Sunday, September 27, 2015

Citizens of London

Citizens of London by Lynne Olson can be described as nothing less than a tour de force about the Americans who stood with the British as Germany attacked in the Second World War. Researched with precision, the book has the suspenseful pacing of a thriller as the horrified reader watches London bombed during the Blitz. While aware of the ultimate conclusions, the unfolding of events still had me reeling at the conjoined despair and unremitting determination of the citizens of London who stood alone against Hitler. The book centers around three brave Americans: the journalist Edward R. Murrow, who brought the reality of the war to the American people through his nightly broadcasts; American ambassador Gilbert Winant, who in his quiet, calm way helped to forge one of the most successful alliances of all time; the millionaire Averell Harriman, who worked behind the scenes to keep England from foundering, and later tried to warn Roosevelt about Stalin. Each man was close to the Churchill family, with Winant having a dalliance with one of Churchill's daughters and both Harriman and Murrow having affairs with Churchill's daughter-in-law, the infamous Pamela. In spite of the violence of the war and the passions it seemed to fuel, Churchill and friends were able to create an indefatigable war effort which Roosevelt and Stalin eventually joined. Until December 1941, however, when the Japanese attack on Pearl Harbor brought the USA into the war, Britain was alone.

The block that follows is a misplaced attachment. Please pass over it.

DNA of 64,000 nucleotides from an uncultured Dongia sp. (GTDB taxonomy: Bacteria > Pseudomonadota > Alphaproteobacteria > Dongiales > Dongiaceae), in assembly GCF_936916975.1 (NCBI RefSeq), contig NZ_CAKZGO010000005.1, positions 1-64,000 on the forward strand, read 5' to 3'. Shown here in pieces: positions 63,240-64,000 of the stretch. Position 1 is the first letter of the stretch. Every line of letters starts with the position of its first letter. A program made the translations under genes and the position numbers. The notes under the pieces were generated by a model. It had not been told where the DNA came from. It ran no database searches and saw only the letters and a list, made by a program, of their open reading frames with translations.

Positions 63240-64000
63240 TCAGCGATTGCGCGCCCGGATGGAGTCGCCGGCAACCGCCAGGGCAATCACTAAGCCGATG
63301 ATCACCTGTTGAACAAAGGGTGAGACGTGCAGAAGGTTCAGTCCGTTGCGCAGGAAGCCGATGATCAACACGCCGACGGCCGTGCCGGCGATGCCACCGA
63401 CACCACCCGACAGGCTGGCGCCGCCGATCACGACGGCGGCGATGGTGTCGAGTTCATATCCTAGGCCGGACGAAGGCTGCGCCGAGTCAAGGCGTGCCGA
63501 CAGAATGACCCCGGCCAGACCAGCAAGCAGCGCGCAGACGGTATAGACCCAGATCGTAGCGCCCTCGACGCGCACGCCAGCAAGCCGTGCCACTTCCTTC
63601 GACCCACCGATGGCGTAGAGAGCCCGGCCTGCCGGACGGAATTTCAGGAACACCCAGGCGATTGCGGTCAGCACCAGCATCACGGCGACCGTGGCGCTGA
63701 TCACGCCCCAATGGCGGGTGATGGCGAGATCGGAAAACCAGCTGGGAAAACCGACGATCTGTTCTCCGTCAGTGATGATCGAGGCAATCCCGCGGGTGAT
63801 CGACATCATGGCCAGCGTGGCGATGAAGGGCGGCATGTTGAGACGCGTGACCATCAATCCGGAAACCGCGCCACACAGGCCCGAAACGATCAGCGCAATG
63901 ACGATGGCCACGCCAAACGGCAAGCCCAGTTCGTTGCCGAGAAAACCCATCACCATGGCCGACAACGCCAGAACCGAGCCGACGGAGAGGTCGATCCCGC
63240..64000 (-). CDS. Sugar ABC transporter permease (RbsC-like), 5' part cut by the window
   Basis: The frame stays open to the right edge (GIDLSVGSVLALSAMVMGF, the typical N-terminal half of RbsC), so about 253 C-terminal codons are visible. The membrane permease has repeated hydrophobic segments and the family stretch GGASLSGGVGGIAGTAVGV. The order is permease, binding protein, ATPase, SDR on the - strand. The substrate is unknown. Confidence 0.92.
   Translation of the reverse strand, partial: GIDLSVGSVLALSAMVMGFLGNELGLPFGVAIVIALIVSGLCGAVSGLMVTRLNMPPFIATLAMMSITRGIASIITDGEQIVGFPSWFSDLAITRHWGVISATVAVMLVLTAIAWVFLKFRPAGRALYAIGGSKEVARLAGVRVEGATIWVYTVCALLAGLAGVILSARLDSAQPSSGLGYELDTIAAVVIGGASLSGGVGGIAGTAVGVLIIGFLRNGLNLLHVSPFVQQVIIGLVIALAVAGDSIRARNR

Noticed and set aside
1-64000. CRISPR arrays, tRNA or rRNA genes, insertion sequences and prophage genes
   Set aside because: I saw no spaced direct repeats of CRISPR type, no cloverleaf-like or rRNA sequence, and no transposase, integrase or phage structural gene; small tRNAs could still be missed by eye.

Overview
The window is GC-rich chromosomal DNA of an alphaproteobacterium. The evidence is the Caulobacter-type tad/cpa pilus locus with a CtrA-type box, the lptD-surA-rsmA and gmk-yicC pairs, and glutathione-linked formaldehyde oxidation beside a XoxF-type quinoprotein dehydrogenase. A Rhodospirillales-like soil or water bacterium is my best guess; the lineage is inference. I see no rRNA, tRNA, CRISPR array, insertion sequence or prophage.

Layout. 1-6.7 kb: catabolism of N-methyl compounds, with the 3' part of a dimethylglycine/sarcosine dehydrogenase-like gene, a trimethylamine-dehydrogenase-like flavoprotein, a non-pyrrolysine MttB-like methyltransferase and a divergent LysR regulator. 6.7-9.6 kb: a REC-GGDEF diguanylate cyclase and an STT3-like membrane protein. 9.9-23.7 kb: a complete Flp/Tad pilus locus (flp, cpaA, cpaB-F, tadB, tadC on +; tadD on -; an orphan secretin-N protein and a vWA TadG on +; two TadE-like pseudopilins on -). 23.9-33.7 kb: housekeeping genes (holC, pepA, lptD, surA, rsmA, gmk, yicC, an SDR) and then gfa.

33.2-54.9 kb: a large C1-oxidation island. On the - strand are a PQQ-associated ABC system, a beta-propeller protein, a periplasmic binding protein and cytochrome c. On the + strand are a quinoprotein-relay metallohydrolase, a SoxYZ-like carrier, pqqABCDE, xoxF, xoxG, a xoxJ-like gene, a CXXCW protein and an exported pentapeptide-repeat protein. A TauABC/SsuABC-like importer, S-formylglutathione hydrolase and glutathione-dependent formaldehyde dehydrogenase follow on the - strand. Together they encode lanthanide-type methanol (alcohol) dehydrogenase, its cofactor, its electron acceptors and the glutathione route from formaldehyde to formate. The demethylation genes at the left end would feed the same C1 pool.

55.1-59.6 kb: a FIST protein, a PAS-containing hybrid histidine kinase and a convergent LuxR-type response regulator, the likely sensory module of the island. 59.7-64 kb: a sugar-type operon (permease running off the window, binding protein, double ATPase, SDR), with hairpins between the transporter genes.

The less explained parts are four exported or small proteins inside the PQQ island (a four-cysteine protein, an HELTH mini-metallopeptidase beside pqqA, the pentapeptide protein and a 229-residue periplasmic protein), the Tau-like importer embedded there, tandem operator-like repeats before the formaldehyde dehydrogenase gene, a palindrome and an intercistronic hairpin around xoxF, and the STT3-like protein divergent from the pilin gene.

It really is a miracle we won World War II when you read about the American unpreparedness upon entering the global conflict. The initial logistics of getting the British and Americans to work together were daunting. In spite of many astounding victories there where several bad decisions which had tragic consequences. Roosevelt allowing Stalin to have Eastern Europe, including Poland, England's ally, to whom Churchill had promised independence, is the most infamous. Yes, Roosevelt was sick and dying, however he would not listen to people like Churchill who saw Stalin for the monster he was. Plus, Roosevelt was determined to bring an end to the British Empire and all European colonialism. However, trading the British Empire for the Soviet Empire can not be considered as positive change. In place of the Nazi tyranny came Communist tyranny, and the continuing rise of socialism, throughout Europe and Asia. England was saved, and France was liberated, only to have the Cold War dawn upon Europe. No wonder Winant shot himself, a tragic finale to what should have been pure triumph.

Citizens of London plows through the dark days and nights of the war in London while mapping out the various campaigns abroad. In the gripping portrayals of the various personalities, in their loves and dashed hopes and victories, the new world order is born. Share

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